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Oil Boosts Risk Assets but Markets Struggle for Direction After Timid Fed Statement and Mixed Data

US stocks and Treasuries both fluctuated as investors digested yesterday’s FOMC announcement, mixed economic data, and corporate earnings.  The Fed statement didn’t contain any major surprises as the rate policy remained unchanged, but there were some notable changes in the language that the market interpreted as largely dovish.  The Fed retained asymmetric guidance language which suggests that its next move remains a tightening, but the tentative tone did nothing to suggest that a move at the next meeting in March is likely.  The statement omitted the key phrase that the Fed is “reasonably confident” that inflation will return to the 2% target over the medium term.  The committee added that the forecast for inflation “is expected to remain low in the near term, in part because of the further declines in energy prices”.  The Fed also acknowledged the recent market volatility by saying they are “closely monitoring global economic and financial developments” and assessing the implications on the US outlook.  The main takeaway is that the Fed wasn’t prepared to remove the possibility of a March rate hike, but the tone of the language suggests it is now less likely and that four rate hikes this year may no longer be the Fed’s base case.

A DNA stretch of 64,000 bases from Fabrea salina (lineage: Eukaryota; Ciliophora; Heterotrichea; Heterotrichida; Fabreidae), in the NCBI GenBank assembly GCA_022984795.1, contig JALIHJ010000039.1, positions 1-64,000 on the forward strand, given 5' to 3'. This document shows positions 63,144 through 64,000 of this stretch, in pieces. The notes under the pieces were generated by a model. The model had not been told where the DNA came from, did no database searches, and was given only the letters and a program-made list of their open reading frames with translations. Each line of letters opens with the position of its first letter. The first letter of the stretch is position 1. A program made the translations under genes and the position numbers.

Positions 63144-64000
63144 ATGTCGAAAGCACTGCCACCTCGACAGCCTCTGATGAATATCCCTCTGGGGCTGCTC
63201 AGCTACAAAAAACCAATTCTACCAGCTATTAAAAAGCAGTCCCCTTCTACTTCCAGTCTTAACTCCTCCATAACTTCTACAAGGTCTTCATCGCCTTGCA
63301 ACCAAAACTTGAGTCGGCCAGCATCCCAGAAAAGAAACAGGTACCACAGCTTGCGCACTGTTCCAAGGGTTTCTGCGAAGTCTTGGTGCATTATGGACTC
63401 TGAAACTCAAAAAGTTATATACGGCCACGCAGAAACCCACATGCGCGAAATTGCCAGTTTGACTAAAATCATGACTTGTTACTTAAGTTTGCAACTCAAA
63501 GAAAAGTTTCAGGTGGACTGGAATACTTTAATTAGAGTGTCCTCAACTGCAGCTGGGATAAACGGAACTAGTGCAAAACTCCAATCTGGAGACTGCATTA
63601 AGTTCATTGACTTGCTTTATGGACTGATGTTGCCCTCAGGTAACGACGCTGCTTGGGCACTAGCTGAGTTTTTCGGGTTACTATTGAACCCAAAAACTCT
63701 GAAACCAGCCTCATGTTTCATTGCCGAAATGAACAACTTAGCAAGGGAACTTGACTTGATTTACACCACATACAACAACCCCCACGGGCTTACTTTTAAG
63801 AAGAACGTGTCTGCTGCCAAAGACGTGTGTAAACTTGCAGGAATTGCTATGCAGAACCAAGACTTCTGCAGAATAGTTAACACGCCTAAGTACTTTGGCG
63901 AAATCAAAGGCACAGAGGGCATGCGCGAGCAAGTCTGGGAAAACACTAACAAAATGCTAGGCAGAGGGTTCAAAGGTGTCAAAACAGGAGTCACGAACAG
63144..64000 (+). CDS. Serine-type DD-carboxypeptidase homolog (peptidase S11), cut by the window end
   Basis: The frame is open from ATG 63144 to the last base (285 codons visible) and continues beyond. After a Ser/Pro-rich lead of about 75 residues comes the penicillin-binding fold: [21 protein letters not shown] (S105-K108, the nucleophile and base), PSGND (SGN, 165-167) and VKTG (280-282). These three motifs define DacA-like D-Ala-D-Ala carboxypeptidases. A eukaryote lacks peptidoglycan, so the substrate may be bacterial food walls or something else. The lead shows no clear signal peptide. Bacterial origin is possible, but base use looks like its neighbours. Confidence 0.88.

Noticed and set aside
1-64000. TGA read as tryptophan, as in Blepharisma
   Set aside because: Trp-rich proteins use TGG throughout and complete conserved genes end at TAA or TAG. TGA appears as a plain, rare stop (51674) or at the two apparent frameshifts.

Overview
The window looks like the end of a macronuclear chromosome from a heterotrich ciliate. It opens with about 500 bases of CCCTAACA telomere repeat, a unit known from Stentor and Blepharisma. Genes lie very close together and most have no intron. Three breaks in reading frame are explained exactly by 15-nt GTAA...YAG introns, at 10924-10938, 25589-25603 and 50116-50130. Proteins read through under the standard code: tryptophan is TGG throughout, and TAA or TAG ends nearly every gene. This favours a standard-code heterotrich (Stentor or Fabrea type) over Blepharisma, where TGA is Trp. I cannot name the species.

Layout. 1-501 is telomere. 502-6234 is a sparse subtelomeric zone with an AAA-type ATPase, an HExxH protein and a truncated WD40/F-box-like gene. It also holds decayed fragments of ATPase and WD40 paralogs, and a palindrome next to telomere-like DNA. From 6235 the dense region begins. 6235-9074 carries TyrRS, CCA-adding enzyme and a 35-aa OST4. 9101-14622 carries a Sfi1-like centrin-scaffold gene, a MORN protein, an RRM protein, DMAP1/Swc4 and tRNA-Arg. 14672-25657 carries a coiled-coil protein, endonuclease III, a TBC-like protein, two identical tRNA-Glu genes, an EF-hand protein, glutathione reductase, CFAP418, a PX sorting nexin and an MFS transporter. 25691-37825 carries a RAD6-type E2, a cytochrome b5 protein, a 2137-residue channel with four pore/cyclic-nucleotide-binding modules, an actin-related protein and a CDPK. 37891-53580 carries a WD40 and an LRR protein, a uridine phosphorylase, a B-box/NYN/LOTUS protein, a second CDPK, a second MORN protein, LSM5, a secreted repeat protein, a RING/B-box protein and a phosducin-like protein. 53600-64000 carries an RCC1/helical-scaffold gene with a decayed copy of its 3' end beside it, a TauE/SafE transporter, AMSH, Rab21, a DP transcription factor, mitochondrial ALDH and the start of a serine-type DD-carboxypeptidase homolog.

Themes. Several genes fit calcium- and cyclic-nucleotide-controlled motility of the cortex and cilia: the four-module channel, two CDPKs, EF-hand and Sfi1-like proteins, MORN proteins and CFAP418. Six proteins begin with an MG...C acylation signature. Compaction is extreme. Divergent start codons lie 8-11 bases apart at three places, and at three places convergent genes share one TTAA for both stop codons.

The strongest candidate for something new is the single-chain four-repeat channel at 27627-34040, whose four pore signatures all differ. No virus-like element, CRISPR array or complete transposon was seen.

Crude climbed for the third straight day to the highest level in three weeks on hopes that an agreement can be reached among producers to cut supply.  Russian Energy Minister Alexander Novak said that Saudi Arabia, OPEC’s largest producer, had proposed oil production cuts of up to 5% after previously being opposed to any such move.  This would be the first global deal to cut production between oil producing countries in over a decade.  A few issues still remain, including how to oversee the cuts and because of the position of OPEC member Iran.  Iran wants to raise output, not curb it, after the recent lifting of western sanctions related to the nuclear deal.

US economic data released today had mixed results.  The number of Americans filing for jobless claims benefits declined from a six-month high last week, falling by 16,000 to 278,000.  Durable goods orders, however, plunged 5.1%, declining by the most in ten months.  A drop in aircraft orders is responsible for part of the decline, but bookings for non-military goods excluding aircraft, a proxy for business capital spending, also fell 4.3%. 

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